McIlroy in agreement with Woods, he could never be a ceremonial golfer

Ronan MacNamara

Rory McIlroy (Photo by Stuart Franklin/Getty Images)

Rory McIlroy echoed the sentiments of Tiger Woods yesterday by saying he too could not fathom being a ceremonial golfer and if he does reach the point in his career where he can’t win golf tournaments he will enjoy golf in other ways.

On Tuesday Tiger insisted he was teeing it up in the Genesis Invitational to win despite not making a competitive start since a missed cut at the Open following a two-year long struggle to recover from a life threatening car accident at this event in February 2021.

Speaking ahead of the tournament where McIlroy will play alongside Woods and Justin Thomas for the opening two rounds, he wouldn’t be afraid to walk away if he could not win tournaments any more.


“The answer that I want to give you is that I love the game enough to be OK with being a ceremonial golfer, but I don’t know if my competitive drive in this game — I’m not a very competitive person, I only really am competitive in golf, but I don’t know if that competitive drive towards this game would let me be happy not contending to win golf tournaments,” explained McIlroy who lost his world number one ranking last week.

“That to me is a pretty frustrating place to live when your entire career you’ve strived towards trying to win golf tournaments.

“If I want to play golf, I can play it at home with my friends and my family and enjoy it that way. I don’t think you would need to struggle in front of thousands of people to enjoy the game of golf, so I’d sort of be in a similar boat to Tiger in that regard.”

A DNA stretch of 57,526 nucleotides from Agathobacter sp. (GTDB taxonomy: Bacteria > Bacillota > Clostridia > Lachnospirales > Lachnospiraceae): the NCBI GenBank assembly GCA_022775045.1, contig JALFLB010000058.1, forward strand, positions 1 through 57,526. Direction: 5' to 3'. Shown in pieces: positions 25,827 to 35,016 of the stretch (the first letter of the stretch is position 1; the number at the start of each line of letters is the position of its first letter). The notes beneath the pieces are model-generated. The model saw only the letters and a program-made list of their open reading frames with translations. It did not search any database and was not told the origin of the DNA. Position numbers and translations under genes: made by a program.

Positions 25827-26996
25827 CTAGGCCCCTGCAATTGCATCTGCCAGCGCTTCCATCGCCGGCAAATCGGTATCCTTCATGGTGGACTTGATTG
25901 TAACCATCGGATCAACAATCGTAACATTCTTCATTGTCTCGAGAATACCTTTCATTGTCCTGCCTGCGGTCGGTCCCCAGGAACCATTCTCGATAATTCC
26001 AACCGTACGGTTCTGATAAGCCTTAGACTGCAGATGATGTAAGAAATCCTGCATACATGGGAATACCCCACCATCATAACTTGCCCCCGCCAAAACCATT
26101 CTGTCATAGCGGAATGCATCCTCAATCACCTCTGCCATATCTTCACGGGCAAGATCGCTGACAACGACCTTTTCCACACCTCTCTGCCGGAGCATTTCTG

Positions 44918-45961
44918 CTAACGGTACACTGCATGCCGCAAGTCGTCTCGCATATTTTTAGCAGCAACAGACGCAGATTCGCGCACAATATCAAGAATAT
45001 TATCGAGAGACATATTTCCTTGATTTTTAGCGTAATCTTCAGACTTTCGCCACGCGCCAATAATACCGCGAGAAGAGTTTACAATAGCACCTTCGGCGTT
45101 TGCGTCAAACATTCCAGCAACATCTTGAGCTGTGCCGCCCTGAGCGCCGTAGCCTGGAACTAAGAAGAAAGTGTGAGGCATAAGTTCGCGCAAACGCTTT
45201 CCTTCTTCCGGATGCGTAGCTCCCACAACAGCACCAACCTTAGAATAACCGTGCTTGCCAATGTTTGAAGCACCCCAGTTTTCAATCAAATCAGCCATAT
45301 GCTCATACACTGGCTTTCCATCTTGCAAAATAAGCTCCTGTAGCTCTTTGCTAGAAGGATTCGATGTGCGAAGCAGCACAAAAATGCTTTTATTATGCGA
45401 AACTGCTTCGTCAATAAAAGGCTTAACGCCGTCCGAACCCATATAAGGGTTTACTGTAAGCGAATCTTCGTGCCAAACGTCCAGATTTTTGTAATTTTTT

McIlroy was then asked about Tiger’s overall involvement in the future if he did decide to give up playing competitively. Woods has already made appearances in ‘The Match,’ the PNC Championship and has created the TGL Golf League alongside McIlroy.

The four-time major champion has no doubt Tiger will continue to have a massive influence in the game going forward.

“I think Tiger will still hang around the game forever. You think about his presence, you think about — like he’ll host this event hopefully for a lot of years, I’m pretty sure he’ll still turn up to the Champions dinner at Augusta; I’m pretty sure he’ll be involved in the game whether it be his investment of entities that are sort of to do with the game of golf and trying to be an ambassador and trying to bring the game into the 21st century with some of the stuff we’re trying to do as well.

“Still being around golf and making his presence felt doesn’t necessarily have to mean hitting the golf ball in tournament play.”

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